You don’t have to be Superman or Wonder Woman to have an Alter Ego. In fact, many people have some secret identity that they can pull out and put on when they’re facing a difficult task or situation that makes them unsure. I have one and maybe you should, too.
That’s the theory behind Todd Herman’s book The Alter Ego Effect: The Power of Secret Identities to Transform Your Life. Herman is a high-performance coach and mental game strategist for entrepreneurs, athletes, and leaders who want to achieve big goals. He’s owned his sports science training company for over twenty years, and he write The Alter Ego Effect to help ordinary people like us overcome the voices in our head.
Herman protects and obscures the identity of his famous clients, but he writes that many, many professional athletes suffer from performance anxiety that they overcome by assuming another, secret identity. Herman met Bo Jackson at a conference where he was speaking. If Bo Jackson is before your time, here’s his short sport bio from Todd Herman: “Bo Jackson is the only athlete in the big four of major North American sports to be an all-star in two of them, Major League Baseball and the National Football League. He was a phenom who transcended sports in the 1980s.” And he is one of Herman’s personal heroes.
When Jackson heard what Todd Herman’s topic was, he broke into a grin. He leaned in and said confidentially, “Bo Jackson never played a down of football in his entire life.”
As Jackson tells it, he was a hot-headed kid whose ultra-competitive nature hurt him on the playing field. He’d lose his temper at any provocation and get penalized for retaliating. His behavior threatened to derail his young football career before he could grow into his potential.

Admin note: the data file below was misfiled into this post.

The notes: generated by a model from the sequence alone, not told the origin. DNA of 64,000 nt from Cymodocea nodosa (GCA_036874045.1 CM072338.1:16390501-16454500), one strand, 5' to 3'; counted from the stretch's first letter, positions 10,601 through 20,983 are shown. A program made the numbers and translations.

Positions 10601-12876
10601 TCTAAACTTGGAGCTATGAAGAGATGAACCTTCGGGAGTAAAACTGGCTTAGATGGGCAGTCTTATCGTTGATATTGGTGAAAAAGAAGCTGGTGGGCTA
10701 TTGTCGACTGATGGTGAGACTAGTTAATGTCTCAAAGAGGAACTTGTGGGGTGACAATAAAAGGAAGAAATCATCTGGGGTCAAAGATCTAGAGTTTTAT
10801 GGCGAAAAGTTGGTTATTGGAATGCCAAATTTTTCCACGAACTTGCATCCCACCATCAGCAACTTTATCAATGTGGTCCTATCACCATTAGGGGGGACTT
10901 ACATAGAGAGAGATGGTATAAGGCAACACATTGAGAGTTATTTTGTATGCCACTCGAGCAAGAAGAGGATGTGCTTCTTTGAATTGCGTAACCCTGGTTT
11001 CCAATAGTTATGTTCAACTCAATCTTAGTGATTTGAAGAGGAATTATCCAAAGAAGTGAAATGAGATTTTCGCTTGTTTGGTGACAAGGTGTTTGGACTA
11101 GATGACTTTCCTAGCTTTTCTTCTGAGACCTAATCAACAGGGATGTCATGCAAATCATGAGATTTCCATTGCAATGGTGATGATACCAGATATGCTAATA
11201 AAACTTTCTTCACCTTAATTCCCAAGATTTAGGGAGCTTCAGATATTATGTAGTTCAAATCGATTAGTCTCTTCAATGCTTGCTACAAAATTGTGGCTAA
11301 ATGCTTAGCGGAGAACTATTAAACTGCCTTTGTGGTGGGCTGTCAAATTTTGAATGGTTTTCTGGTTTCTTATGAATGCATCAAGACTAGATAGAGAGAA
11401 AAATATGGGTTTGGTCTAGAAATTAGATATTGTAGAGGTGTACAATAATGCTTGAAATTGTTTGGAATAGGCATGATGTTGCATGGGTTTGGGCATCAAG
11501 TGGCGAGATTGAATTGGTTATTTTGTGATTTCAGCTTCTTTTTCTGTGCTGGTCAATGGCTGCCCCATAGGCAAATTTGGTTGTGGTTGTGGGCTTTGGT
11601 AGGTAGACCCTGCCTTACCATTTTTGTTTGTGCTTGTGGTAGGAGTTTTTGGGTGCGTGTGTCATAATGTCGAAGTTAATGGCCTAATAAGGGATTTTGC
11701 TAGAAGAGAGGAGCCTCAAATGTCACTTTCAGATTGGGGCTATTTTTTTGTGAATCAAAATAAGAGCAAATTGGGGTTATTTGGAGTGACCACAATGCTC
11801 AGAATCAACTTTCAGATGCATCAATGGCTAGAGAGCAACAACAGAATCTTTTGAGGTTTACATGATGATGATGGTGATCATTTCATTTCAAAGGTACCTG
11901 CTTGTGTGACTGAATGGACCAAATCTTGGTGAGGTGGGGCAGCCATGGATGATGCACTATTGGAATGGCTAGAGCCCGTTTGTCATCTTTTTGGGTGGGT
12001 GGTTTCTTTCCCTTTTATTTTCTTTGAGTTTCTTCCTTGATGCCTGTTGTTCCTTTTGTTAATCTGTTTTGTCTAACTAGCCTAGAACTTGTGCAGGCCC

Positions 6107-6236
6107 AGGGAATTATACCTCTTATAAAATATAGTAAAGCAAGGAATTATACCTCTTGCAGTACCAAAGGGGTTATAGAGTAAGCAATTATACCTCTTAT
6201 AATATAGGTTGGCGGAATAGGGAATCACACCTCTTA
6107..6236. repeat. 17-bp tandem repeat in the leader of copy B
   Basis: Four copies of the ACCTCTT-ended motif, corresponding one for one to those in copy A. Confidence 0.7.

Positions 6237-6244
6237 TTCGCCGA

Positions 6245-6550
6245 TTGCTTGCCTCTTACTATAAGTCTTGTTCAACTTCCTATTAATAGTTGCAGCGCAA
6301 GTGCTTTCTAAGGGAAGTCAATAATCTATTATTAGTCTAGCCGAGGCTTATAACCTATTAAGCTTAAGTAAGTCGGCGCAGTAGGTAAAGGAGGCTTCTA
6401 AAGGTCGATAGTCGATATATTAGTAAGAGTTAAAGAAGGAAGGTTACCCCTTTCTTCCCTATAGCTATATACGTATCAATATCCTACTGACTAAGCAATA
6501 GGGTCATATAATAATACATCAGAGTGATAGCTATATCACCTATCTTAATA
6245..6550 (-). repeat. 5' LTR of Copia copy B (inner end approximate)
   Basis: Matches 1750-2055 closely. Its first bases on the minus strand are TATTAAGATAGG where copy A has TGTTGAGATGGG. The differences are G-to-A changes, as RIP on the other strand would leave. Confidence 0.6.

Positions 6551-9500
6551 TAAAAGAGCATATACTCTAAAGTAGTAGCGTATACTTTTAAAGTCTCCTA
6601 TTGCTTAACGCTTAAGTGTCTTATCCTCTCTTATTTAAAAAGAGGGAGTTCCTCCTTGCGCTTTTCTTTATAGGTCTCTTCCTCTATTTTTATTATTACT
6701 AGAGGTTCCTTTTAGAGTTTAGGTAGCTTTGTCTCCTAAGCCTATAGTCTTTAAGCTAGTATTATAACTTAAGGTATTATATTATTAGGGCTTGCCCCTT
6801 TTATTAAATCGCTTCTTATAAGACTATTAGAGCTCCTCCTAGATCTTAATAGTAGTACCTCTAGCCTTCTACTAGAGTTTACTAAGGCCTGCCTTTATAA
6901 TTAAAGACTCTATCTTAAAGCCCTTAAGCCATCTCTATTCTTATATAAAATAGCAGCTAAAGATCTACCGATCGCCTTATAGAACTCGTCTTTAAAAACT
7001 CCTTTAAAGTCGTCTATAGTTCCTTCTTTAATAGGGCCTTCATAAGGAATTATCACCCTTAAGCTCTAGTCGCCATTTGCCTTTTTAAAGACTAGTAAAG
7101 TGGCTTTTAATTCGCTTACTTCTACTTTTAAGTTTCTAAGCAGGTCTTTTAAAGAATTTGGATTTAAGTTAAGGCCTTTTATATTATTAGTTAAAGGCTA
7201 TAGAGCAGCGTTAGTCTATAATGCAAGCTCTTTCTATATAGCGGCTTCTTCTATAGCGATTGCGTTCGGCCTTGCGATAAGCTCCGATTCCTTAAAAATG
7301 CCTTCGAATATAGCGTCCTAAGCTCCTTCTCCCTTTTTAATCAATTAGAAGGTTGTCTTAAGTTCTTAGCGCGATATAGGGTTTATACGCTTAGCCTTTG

Young Bo Jackson was also a fan, like most kids his age, of the horror movie series Friday the Thirteenth. He was drawn to the main character, Jason, the hockey mask–wearing killer. He didn’t admire his deeds, but he was fascinated by his cold, emotionless, and unstoppable nature. Jason was the opposite of overemotional Bo Jackson, and it was Jason Bo became on the field.
Herman writes, “Bo went on to explain how Jason only lived on the field. And when he walked out of the locker room and reached the football field, Jason would enter his body and take over. Suddenly the hotheaded, penalty-prone, easy-to-provoke Bo Jackson transformed into a relentless, cold, and disciplined destroyer on the football field. Channeling a “different” identity helped him focus every ounce of his talent and skill, and enabled him to show up on the field, without any emotional issues interfering with his performance.”
Beyoncé Knowles, the superstar performer and international sex symbol, actually wrote about her alter ego. Beyoncé grew up in a devout family and started her singing career in church. As her fame grew, she struggled with sexy lyrics and suggestive dance moves. So she created an alter ego who was comfortable with performing on stage.
She wrote, “I have someone else that takes over when it’s time for me to work and when I’m onstage, this alter ego that I’ve created that kind of protects me and who I really am.” Her alter ego’s name was Sasha Fierce (one of the great alter ego names of all time.) Sasha Fierce allowed Beyoncé to get through the early stage fright and self-consciousness she felt, and she retired Sasha after her 2008 album, I Am . . . Sasha Fierce.
Are you facing a challenge that feels overwhelming? Maybe it’s public speaking, applying for an ambitious promotion, networking, or starting to date again. I have often recommended to students and coaching clients that they channel their inner hero – the person for whom these challenges are no challenge at all. You can assume the identity of a famous person, channeling your inner Winston Churchill or Beyoncé. Or you can create your own “other me,” the direct translation of alter ego.
In future posts, I’ll share some of the tips Todd Herman uses for his clients to help them develop alter egos.